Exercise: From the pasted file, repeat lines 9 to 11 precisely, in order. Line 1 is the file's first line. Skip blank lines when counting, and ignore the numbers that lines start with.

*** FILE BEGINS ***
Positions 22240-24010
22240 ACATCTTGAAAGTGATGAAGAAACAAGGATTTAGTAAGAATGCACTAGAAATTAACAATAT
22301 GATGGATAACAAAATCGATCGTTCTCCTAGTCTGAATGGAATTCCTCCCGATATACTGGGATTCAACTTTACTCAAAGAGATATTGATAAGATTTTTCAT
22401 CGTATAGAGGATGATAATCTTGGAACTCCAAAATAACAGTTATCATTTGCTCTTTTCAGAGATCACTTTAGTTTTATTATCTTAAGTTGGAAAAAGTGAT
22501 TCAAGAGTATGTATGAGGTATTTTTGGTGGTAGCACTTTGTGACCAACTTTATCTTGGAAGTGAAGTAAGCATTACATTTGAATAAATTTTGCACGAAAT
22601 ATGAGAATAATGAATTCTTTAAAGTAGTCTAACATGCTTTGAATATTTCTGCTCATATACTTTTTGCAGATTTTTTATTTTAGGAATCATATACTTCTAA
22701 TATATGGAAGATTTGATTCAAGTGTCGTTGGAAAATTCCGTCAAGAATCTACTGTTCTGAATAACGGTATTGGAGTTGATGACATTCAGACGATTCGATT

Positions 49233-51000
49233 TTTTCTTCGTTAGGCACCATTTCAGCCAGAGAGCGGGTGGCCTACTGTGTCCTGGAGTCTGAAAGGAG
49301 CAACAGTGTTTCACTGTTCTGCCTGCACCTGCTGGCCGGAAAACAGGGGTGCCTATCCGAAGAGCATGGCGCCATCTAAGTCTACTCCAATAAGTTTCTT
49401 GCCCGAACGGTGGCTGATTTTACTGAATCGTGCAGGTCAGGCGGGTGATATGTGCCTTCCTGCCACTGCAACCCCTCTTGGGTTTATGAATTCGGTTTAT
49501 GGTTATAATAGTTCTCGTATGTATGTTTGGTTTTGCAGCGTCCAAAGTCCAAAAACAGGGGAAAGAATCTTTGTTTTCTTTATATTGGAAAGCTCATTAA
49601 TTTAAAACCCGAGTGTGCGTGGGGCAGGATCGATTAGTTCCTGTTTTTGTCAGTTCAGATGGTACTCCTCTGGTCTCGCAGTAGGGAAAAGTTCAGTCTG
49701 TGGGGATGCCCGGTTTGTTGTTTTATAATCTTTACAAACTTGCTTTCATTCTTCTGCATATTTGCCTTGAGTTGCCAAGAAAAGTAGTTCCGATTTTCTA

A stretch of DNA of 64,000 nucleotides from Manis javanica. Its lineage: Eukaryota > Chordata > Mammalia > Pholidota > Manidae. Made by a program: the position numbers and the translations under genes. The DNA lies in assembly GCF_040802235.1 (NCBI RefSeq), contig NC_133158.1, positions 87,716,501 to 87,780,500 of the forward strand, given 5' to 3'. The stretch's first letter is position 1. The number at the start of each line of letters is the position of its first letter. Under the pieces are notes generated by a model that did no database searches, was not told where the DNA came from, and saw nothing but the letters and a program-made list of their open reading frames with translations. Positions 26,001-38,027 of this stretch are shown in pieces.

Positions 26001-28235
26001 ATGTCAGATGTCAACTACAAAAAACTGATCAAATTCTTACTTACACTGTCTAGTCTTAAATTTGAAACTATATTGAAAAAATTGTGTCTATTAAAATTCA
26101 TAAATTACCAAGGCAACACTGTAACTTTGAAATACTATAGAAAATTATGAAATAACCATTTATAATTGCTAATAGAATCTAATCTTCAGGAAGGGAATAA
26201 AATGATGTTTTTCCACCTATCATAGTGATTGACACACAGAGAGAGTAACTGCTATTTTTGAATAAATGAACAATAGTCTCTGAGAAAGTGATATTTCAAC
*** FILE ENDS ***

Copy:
49233 TTTTCTTCGTTAGGCACCATTTCAGCCAGAGAGCGGGTGGCCTACTGTGTCCTGGAGTCTGAAAGGAG
49301 CAACAGTGTTTCACTGTTCTGCCTGCACCTGCTGGCCGGAAAACAGGGGTGCCTATCCGAAGAGCATGGCGCCATCTAAGTCTACTCCAATAAGTTTCTT
49401 GCCCGAACGGTGGCTGATTTTACTGAATCGTGCAGGTCAGGCGGGTGATATGTGCCTTCCTGCCACTGCAACCCCTCTTGGGTTTATGAATTCGGTTTAT